Link to this page: https://www.socialistparty.org.uk/issue/1090/30884
Non-essential retail to open - organising at work is essential
Ryan Aldred, Usdaw Plymouth and Districts General branch secretary (personal capacity)
Boris Johnson has announced government plans to relax lockdown further, with a wider opening of non-essential retail on 15 June.
The mood among many workers in retail at this news will understandably be very mixed. There will be those who are keen to get back to work as quickly as possible as they can't afford not to.
Most retail workers will have been inflicted with a 20% pay cut, as the government has only provided 80% of pay through the job retention scheme.
Considering wages in the retail sector are low, with many on minimum wage, coupled with the abundance of zero and low-hours contracts, retail workers will have been hit disproportionately hard during the pandemic.
Likewise, given the ever-growing list of recognised names disappearing from the high street altogether, some will be anxious to get back to work to avoid the risk of a looming redundancy. With the government being pushed to consider plans to buy stakes in some ailing companies, union leaders should fight for companies that have fallen victim to the pandemic to be brought into public ownership to save jobs.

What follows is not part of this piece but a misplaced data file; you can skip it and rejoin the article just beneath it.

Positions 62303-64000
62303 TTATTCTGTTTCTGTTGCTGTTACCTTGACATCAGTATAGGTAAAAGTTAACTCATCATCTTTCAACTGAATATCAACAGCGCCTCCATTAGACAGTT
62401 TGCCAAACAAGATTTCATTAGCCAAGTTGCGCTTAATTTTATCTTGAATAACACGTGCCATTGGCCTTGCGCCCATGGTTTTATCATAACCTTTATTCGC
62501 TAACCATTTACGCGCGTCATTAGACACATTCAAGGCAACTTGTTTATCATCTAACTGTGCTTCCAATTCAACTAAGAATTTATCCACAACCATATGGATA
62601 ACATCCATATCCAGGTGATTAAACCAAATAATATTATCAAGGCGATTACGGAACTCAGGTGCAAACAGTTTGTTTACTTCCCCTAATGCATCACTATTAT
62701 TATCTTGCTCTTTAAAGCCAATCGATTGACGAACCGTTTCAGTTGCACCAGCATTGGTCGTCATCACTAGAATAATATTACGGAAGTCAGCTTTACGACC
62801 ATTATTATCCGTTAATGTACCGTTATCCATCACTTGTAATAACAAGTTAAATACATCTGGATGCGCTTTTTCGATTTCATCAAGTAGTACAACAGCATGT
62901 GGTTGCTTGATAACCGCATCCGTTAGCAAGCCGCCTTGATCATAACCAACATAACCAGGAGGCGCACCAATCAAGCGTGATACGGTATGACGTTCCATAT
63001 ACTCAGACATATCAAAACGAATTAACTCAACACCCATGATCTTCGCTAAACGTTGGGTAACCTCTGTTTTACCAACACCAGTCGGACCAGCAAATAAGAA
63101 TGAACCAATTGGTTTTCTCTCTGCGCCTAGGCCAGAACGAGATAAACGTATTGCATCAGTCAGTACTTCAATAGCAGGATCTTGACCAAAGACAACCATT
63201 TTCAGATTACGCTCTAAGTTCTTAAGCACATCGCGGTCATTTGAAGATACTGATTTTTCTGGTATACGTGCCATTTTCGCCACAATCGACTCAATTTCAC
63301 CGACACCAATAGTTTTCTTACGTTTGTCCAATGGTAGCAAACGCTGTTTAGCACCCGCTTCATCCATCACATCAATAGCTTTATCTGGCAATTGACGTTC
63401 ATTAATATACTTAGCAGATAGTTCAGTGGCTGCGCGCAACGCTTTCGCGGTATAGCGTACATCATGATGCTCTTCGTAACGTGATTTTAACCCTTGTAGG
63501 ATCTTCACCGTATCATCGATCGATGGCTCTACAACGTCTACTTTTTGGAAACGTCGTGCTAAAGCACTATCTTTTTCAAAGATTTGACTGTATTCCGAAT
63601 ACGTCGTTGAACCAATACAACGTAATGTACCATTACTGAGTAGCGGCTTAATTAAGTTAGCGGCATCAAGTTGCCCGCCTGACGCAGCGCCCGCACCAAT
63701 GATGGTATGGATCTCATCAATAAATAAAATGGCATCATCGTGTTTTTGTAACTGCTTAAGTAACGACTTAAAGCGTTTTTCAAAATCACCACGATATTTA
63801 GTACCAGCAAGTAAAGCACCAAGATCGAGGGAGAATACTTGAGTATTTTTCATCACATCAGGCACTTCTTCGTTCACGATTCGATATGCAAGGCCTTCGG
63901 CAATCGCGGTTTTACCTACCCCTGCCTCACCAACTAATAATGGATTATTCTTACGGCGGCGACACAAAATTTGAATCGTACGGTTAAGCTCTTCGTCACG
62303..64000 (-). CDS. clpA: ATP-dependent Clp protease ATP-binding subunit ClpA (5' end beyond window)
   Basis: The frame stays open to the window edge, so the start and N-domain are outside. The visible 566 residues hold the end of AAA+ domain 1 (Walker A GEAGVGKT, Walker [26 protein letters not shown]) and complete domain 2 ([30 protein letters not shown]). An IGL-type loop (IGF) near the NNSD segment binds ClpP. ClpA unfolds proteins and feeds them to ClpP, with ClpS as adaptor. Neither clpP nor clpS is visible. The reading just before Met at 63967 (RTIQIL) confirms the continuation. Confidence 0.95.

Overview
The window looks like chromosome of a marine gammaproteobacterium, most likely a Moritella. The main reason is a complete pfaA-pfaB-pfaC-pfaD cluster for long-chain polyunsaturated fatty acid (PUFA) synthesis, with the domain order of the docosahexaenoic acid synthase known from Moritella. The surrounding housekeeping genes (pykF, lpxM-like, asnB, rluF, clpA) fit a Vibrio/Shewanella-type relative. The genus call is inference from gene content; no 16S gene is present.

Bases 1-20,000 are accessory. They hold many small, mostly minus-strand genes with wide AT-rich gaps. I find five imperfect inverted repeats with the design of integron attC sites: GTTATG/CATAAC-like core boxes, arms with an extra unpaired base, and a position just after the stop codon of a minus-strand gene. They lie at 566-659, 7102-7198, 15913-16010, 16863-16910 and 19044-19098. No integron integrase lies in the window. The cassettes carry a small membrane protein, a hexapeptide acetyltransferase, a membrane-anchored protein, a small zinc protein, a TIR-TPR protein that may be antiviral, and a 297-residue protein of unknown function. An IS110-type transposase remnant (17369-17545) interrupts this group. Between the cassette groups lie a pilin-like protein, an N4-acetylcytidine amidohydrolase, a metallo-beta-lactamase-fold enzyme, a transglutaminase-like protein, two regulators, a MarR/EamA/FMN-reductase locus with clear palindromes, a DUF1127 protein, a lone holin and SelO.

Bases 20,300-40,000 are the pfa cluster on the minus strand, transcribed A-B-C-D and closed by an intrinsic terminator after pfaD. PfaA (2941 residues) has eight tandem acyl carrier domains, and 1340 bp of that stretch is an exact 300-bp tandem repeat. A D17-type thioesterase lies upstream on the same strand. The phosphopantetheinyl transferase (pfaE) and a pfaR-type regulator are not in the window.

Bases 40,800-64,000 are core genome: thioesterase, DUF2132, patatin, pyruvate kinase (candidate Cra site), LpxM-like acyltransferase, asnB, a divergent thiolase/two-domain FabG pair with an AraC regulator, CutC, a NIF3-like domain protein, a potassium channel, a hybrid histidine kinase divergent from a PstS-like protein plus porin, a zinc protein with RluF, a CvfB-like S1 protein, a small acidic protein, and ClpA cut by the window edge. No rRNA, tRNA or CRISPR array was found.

Many will be worried, and rightly so, with new transmissions even in lockdown still totalling 2,000 per day. Already some supermarket bosses have recklessly scrapped policing social-distancing measures, and have quickly moved away from limiting the number of customers in-store, despite the continued lockdown.
Non-essential retail bosses will undoubtedly try to get away with rushing to return to business as usual, as they try to catch up on rent arrears for the last quarter, as well as clawing back lost profits. The Tory government has released plenty of guidance. But guidance is the key word, as none of it is enforceable, leaving things massively open to abuse by bosses.
In a press release on 26 May, Paddy Lillis, general secretary of shopworkers' union Usdaw, said that businesses will "pay little attention to government advice". The union leadership should make it abundantly clear that it will not tolerate unsafe working practices.
Even government guidance has conceded that "no one is obliged to work in an unsafe work environment." Where workers are put at risk, they should organise walkouts under Section 44 of the Employment Rights Act 1996.
As the risks cannot be completely mitigated, workers should demand higher wages and a hazard bonus.
Workers should be encouraged to join a union and challenge unscrupulous employers. Workers and health and safety reps should emphatically insist on conducting risk assessments to guard against corners being cut, and to ensure that safety is put firmly before profits.
They should also consider putting forward reduced opening hours to ensure price changes, restocking, merchandising and stock checks can be done safely. Any non-essential tasking should be scrapped, along with performance targets, until the pandemic has passed.
It has also been reported that the government is considering suspending Sunday trading laws, under the smokescreen of helping key workers to shop. But in reality, it is to try and boost the economy, at the workers' expense. Sunday is the only day of the week that stores cannot be open for 24 hours a day, and shorter working days on Sundays should be defended so that workers have more time with their families and time off.
In The Socialist 10 June 2020:
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